Pyramid Brewing – Outburst Citrus

Poor Pyramid. They used to be a staple of the PNW beer scene but they seem to be losing shelf space almost as quickly as they’re closing their Alehouses. Pyramid, along with the Widmer brothers, was best known for bringing the hefeweizen to the Pacific Northwest, as well as fruit beers with their ‘Apricot Ale’. You used to be able to find these beers in every store and gas station across the state, but these days they seem relegated, oddly enough, to specialty beer stores.

Compare and contrast.

If I had to mark turning point for Pyramid it would be back in 2008 when they rebranded their classic, familiar Pyramid logo for a pile of hot garbage. This was especially egregious with their flagship Hefe which they renamed ‘Haywire Hefeweizen’ along with a redesign that’s reminiscent of the worst of 90s fashion. That same year they shut down brewing operations in their home turf of Seattle, Washington, and they shortly started to disappear from store shelves.

 

 

So imagine my surprise when I saw a Pyramid beer at my local grocer’s for the first time in years. Surprise surprise, it’s another citrus forward IPA, this years most popular beer trend. What they’ve done is take their established ‘Outburst’ Imperial IPA brand and throw in some orange and tangerine peels for the citrus taste. Unfortunately it doesn’t work well, we’re dealing with an Imperial IPA here, you’re going to have to do more than that. What we end up with is a funky tasting, hop heavy IPA that is hardly reminiscent of citrus at all. Nothing about this beer stands out to me as unique, special, or even solid. A disappointing return from Pyramid, and I doubt I’ll even notice when it inevitably disappears as well.

Mouthfeel: Thin and hoppy

Aroma: At least a note of citrus here.

Hops: Standard, heavy hopped Imperial IPA

Je Ne Sais Quoi: Not deliberately offensive

Overall: C-

Full Sail Brewing – IPApaya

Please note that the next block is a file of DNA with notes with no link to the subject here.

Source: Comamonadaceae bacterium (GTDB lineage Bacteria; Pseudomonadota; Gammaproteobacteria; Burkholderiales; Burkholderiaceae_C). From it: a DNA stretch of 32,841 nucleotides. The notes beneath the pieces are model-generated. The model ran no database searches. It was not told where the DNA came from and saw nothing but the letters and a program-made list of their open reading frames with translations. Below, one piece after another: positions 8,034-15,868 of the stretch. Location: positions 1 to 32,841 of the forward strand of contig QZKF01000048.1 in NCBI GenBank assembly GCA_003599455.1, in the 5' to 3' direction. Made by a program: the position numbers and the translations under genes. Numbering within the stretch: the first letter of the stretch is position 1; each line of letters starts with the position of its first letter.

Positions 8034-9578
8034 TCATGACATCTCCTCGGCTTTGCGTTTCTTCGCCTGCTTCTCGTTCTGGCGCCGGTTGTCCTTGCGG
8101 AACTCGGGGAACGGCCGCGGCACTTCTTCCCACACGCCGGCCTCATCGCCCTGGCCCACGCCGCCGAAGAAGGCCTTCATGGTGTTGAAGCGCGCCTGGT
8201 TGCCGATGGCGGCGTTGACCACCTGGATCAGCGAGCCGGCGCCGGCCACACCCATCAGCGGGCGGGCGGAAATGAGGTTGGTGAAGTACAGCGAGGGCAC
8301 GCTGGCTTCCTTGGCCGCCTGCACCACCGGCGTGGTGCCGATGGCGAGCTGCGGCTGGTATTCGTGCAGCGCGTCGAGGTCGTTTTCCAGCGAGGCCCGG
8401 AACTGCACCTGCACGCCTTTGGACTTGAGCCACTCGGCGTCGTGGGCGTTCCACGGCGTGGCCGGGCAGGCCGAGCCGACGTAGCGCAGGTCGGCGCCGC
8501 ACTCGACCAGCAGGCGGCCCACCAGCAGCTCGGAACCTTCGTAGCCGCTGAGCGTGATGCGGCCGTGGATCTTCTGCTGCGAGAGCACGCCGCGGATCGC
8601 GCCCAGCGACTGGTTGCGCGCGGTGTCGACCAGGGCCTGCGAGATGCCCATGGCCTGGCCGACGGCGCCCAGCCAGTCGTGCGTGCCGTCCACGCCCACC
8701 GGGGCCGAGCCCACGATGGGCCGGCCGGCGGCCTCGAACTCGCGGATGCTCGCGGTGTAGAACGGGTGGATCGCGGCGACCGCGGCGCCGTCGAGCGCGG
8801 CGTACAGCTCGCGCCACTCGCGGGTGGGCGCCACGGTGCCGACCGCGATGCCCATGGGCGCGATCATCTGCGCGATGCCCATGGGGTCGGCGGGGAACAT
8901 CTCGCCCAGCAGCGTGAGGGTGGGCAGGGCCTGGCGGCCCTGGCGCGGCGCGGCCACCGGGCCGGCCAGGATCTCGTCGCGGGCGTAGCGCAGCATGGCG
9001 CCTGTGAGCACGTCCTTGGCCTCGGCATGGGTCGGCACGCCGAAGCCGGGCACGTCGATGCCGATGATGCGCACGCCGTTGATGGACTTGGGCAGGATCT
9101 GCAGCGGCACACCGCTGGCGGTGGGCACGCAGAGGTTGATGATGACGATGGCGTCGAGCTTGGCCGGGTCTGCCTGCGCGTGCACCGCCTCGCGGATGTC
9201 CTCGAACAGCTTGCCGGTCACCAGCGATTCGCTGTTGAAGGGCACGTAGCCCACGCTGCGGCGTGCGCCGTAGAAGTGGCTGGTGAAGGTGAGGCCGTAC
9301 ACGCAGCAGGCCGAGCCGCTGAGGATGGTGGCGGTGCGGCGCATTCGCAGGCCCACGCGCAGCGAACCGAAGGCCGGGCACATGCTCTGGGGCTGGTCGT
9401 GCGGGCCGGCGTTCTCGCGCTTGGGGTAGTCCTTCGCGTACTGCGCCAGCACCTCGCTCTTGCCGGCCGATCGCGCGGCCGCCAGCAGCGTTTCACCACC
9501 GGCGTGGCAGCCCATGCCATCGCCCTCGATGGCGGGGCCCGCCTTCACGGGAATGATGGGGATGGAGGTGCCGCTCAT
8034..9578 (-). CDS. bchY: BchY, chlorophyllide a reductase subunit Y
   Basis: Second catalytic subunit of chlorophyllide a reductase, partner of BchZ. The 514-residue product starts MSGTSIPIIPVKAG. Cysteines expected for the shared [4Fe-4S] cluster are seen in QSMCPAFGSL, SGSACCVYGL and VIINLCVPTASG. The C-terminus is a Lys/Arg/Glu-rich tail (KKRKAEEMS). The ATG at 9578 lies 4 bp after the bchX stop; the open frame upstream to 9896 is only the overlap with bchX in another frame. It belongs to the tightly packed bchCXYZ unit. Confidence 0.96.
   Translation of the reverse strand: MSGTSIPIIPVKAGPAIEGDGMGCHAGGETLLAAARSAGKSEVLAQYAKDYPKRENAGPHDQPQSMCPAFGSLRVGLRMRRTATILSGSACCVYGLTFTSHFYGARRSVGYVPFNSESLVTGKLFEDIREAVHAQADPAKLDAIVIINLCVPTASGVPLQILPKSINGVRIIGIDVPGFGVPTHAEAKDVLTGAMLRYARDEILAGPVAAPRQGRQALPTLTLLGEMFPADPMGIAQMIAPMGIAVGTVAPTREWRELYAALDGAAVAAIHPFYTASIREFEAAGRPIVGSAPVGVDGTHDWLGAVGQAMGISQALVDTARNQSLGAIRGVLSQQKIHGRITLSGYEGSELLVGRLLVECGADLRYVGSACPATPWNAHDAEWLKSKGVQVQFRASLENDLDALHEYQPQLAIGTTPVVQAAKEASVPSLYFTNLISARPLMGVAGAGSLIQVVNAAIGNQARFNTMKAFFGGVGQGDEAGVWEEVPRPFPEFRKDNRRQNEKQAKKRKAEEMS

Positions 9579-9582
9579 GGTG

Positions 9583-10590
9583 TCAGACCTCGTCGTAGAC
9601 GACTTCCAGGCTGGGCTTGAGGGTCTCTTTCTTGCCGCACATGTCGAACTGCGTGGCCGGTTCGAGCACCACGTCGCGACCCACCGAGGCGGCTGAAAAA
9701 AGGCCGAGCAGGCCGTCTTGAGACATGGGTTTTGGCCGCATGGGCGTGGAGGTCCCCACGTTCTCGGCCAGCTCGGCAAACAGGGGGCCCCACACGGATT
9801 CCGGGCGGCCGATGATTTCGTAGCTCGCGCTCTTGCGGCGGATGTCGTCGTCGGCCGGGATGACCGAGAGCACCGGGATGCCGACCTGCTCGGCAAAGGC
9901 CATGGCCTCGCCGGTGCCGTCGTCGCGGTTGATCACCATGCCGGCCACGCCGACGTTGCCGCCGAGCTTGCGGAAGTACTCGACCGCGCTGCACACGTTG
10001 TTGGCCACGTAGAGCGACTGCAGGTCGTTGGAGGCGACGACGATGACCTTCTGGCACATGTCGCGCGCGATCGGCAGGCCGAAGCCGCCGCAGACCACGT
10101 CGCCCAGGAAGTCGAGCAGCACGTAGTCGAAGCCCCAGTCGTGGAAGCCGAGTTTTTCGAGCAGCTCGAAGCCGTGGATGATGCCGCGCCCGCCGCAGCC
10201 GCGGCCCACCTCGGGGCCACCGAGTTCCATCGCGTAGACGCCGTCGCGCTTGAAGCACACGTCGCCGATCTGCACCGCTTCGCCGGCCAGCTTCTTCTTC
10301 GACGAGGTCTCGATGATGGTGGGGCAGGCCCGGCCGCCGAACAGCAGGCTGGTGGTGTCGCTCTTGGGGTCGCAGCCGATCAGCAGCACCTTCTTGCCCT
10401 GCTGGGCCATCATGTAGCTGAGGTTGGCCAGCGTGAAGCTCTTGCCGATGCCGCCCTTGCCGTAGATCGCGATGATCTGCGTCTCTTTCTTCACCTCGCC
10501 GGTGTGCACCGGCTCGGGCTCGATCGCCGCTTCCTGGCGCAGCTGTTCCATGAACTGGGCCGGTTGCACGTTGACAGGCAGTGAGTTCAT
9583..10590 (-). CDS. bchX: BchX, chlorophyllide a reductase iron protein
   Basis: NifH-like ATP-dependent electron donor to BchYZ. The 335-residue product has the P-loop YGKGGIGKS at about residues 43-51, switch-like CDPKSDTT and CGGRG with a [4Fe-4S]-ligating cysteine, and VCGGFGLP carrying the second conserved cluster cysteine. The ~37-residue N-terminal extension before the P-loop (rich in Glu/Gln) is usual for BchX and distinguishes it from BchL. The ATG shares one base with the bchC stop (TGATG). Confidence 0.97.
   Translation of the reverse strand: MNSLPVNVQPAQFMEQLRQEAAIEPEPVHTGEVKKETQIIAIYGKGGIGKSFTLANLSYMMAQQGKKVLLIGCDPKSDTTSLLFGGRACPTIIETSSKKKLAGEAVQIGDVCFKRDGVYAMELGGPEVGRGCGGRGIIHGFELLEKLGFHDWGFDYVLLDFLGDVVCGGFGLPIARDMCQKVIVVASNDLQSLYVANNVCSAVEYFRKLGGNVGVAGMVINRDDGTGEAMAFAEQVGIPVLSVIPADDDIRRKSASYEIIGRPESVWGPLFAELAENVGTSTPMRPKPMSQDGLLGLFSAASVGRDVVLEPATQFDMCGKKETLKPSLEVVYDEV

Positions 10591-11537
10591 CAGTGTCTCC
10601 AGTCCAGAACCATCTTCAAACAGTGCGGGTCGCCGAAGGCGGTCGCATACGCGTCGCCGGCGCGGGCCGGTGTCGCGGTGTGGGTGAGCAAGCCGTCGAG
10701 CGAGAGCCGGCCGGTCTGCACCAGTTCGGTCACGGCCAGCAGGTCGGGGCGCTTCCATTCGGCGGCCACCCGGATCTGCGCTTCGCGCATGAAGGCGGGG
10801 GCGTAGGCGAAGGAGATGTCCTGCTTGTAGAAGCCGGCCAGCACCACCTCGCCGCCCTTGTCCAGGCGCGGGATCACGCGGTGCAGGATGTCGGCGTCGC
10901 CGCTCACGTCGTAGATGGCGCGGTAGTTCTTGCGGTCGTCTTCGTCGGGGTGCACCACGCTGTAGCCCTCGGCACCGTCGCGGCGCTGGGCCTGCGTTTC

Citrus, tropical and fruity IPAs seem to have become a trend. The previous fads of the hopbomb IPA and the session IPA are slowly receding in the face of this new craze. While it has always been almost a matter of course to note the “grapefruit under/overtones” of an IPA, it is now something that is being consciously pursued by the brewers.

Full Sail Brewing’s IPApaya is being billed as a “vacation in a bottle” and at first this drink confused me. I associate the word “papaya” with a either a local sub-par thai restaurant or a hot dog joint that my New York friends wouldn’t stop talking about for awhile. The papaya itself is a fruit I have never tasted or have any preconceived notions of. Lets check it out.

This is perfect. The papaya perfectly illustrates my revulsion to fruit in general. Mishappen coloration of the shell, fleshy pulp underneath, some sort of curry/peanut butter cross breed in the core embedded with a multitude of pill bugs. Fruit is an edible horror I will never understand.

But not having any idea what an actual papaya tastes like leaves me pretty clueless as to whether this beer fulfills its mission or not. I suppose the damning note is I can’t detect a shred of anything unusual or unique about this beer that centers its identity around a unique ingredient. It’s a bit more citrusy than standard IPAs but that’s it.

All in all it’s a solid if unremarkable IPA which is rather damning given this touts itself as a rather unique beverage. I think this beer would have come across much better if it simply advertised as just another citrus or tropical IPA instead of trying to shoe-horn in some kind of unique identity

Or maybe I’m a complete idiot because I have no idea how a papaya should taste and pap-heads will go crazy over this beer. If you’re a pap-head and that’s your reaction… cool. I wish I could get that excited over this.

Mouthfeel: Appropriate

Aroma: Clean like a breeze.

Hops: There are definitely hops.

Je Ne Sais Quoi: Sadly misleading

Overall: B-